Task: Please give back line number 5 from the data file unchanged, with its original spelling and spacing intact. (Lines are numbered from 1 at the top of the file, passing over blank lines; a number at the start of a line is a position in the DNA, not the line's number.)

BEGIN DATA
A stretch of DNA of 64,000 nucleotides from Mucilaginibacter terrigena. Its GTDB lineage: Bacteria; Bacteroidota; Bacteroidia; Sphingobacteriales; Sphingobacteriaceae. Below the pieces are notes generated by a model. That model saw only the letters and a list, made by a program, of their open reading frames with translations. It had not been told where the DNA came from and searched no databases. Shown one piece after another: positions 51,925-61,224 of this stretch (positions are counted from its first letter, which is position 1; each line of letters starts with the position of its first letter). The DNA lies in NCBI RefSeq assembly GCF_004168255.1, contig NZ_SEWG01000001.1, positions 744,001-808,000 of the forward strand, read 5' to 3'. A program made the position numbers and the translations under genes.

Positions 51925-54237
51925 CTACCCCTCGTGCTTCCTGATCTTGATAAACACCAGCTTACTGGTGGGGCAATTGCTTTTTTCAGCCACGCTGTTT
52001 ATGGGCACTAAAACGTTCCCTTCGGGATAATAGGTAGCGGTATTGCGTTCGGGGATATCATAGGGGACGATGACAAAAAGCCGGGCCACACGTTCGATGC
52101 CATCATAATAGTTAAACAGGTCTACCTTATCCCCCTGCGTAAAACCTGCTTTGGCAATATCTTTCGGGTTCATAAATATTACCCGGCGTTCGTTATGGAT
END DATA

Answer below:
52101 CATCATAATAGTTAAACAGGTCTACCTTATCCCCCTGCGTAAAACCTGCTTTGGCAATATCTTTCGGGTTCATAAATATTACCCGGCGTTCGTTATGGAT